Situation In Japan ‘Demands Calm, But Considered’ International Response: In light of the recent disaster in Japan and ongoing concerns over radiation in the country,”WHO might consider convening experts to review the consequences for human safety of nuclear energy, and the wider lessons to be learned from recent earthquakes,” a…
Water and Sanitation
Concerns about radiation leaks from Japan’s nuclear plant, which was damaged in the recent earthquake and tsunami, might be “diverting attention from potentially worse threats to public health … like the cold and disrupted supplies of water,” Reuters reports.
Also In Global Health News: TB, HIV Drug Shortages In Zambia; HIV Drug Development; Water Access In Angloa; Online Disease Tracking System; AIDS Deaths Fall In South Africa
IRIN/PlusNews Examines TB, HIV Drug Shortages In Zambia IRIN/PlusNews reports onÂ the severe HIV and tuberculosis drug stock-outs and rationing that has occurred in Zambia, whichÂ lost its funding from the Global Fund to Fight AIDS, Tuberculosis and Malaria late last year. Lynn Tamba, TB program officer at the Christian Health Association…
Also In Global Health News: EU-India Talks; China’s Health System Funding; Water In Ethiopia; Nonprofit Offering Health Services Abroad To Sell Off Assets; Polio In India
BMJ News Examines Ongoing EU-India Trade Talks’ Impact On Access To Affordable Medicines In a piece examining health advocates’ ongoing concerns over how free trade agreement (FTA) negotiations between the EU and India could impact access to affordable generic medicines, BMJ News writes, “Patients’ representatives and health aid workers who…
Disease epidemics threaten tens of thousands of refugees who have fled the violence in Libya and crossed over into southern Tunisia, Eric Laroche, WHO assistant director-general for Health Action in Crises, said at a news briefing on Thursday, Agence France-Presse reports.
Britain To Cut Foreign Aid For 16 Countries, Focus More On Family Planning, Safe Water, Maternal Mortality
British Secretary of State for International Development Andrew Mitchell on Tuesday announced major changes to the nation’s international aid program based on a nine-month review of the agency’s policies, Reuters reports. “This government is taking a radically different approach to aid. We want to be judged on our results, not on how much money we are spending,” Mitchell said of the changes to the aid program.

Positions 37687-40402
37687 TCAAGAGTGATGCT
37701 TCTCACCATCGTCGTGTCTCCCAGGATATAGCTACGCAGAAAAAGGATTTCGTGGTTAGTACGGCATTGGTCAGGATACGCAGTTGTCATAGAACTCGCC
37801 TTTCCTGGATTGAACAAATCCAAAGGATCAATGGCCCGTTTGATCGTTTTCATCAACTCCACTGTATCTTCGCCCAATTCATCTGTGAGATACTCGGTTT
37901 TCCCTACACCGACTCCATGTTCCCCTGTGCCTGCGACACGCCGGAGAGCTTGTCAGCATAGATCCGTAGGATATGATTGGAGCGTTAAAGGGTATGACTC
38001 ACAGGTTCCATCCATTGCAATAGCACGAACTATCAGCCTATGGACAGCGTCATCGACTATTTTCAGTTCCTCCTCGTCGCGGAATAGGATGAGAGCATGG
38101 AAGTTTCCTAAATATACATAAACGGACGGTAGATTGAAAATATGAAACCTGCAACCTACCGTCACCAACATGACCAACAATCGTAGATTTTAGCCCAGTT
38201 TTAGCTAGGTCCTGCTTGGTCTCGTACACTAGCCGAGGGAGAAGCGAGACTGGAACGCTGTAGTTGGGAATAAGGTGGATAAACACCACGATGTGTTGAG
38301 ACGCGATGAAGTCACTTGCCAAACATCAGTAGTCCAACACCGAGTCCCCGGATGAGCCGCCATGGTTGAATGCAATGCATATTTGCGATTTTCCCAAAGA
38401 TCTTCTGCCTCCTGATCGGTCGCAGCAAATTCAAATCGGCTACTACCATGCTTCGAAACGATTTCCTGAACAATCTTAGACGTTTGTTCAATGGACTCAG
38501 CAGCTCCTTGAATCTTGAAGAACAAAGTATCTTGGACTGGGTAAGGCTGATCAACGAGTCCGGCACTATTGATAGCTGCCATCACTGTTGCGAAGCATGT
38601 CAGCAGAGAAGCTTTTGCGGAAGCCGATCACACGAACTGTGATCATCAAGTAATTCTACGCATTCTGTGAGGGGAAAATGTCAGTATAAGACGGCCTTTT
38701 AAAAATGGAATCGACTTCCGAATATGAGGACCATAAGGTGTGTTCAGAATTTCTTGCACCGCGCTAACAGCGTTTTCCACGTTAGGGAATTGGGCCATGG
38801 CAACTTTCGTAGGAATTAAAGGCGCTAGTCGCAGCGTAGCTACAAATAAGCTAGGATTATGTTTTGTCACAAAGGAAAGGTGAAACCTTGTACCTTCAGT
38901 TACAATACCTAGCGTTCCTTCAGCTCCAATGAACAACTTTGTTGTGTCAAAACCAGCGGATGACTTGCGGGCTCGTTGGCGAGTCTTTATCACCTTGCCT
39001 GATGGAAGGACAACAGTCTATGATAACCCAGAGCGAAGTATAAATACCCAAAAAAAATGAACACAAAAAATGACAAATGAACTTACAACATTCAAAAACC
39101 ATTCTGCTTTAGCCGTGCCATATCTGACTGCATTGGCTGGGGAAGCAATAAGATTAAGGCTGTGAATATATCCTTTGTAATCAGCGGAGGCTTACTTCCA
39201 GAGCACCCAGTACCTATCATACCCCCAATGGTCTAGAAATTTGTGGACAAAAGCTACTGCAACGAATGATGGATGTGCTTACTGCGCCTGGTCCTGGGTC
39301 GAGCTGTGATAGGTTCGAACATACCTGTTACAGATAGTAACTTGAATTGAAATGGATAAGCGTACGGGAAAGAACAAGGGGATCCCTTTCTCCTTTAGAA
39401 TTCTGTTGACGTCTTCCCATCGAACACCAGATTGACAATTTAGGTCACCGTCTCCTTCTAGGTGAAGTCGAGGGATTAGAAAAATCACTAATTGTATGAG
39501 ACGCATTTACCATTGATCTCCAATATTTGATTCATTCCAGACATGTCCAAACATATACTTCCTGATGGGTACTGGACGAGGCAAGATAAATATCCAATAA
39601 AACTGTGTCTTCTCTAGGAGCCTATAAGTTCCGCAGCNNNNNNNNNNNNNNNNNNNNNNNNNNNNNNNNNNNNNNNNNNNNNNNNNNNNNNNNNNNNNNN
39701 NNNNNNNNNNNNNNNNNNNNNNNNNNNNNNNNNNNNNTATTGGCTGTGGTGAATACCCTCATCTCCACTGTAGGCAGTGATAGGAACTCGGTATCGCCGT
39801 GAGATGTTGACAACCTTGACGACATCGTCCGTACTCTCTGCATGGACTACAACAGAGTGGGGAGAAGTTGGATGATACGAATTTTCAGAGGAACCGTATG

Also In Global Health News: UNESCO Report; U.S. Aid Teams To Libyan Borders; Improving Hygiene, Sanitation In India; Health System Strengthening Grant In Uganda; Disaster Relief Water-Cleaning Technology
Sexual Violence Hinders Girls’ Education, UNESCO Report Says In its annual report on education, the U.N.Â Educational, Scientific and Cultural Organisation (UNESCO) highlights howÂ sexual violence affects development issues, including girls’ education, the Guardian’s “Poverty Matters Blog” reports. According to UNESCO,Â “in 35 countries affected by conflict there are 28 million children out…
Also In Global Health News: Integrating HIV, Maternal/Child Health; Food Shortages In N. Korea; Climate ‘Vulnerability Index’; Premature Infants In Bangladesh; Sanitation In Niger; Cholera In Ghana
IRIN/PlusNews Examines Efforts To Integrate HIV/AIDS Treatment And Maternal, Child Health Care IRIN/PlusNews examines Kenya’s efforts to integrate maternal and child health care and HIV/AIDS services as a way to ensure more pregnant women and mothers living with HIV/AIDS receive the treatment they need. The article describes the success of…
The U.N. on Friday said Haiti’s cholera outbreak appears to be waning overall, but high death rates from the virus in rural regions of the country remain a concern, the Associated Press reports. According to figures released by the Haitian government, 231,070 cholera cases and 4,549 deaths from the disease have been reported since the outbreak first emerged in October.
“The global cases of Guinea worm disease have plunged to another new all-time low, former President Jimmy Carter said Thursday, bringing health workers closer to their goal of eradicating the disease,” the Canadian Press reports (Bluestein, 2/17).